In 1988, Ronald Reagan traveled to the Soviet Union and gave a speech at Moscow State University, making the case for capitalism. America’s secret, he argued, was its entrepreneurs, whose “courage to take risks” was responsible “for almost all the economic growth in the United States” and much of its technological edge. This risk-taking was made possible, he continued, by economic freedom, which he associated with “limited, unintrusive” government.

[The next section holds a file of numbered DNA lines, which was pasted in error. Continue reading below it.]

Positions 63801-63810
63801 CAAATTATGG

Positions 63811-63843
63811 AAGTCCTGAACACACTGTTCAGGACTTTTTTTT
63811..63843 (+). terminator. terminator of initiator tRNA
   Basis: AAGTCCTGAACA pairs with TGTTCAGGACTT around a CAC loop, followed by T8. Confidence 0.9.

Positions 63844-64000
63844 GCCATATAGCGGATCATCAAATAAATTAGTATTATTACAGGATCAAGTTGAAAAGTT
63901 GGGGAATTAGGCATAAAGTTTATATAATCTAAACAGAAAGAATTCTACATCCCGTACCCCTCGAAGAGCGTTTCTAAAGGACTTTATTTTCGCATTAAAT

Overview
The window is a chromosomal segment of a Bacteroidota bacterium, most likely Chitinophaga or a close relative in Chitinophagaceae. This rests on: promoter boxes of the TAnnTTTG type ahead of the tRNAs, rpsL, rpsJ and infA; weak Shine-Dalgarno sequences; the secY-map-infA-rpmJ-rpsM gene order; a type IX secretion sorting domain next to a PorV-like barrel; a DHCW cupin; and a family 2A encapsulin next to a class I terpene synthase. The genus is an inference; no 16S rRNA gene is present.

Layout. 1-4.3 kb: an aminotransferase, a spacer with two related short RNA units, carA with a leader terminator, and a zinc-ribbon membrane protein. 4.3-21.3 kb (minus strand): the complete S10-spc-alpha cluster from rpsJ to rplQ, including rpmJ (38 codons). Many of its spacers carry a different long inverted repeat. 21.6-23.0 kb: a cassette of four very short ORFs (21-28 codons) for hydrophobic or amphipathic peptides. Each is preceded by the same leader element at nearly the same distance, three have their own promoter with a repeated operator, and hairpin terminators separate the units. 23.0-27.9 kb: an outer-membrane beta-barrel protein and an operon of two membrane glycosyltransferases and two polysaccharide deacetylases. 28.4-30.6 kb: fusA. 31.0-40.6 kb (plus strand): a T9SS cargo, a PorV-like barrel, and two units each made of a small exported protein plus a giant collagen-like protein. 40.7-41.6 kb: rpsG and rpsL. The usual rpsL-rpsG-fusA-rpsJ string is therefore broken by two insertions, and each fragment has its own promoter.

Reagan was right about the link between startups and growth, but wrong in assuming that small government was the way to encourage them.
His belief in a tradeoff between taking care of citizens and promoting innovative new businesses is at odds with the evidence. In fact, one way to get more people to start companies, according to a growing body of research, is to expand the welfare state.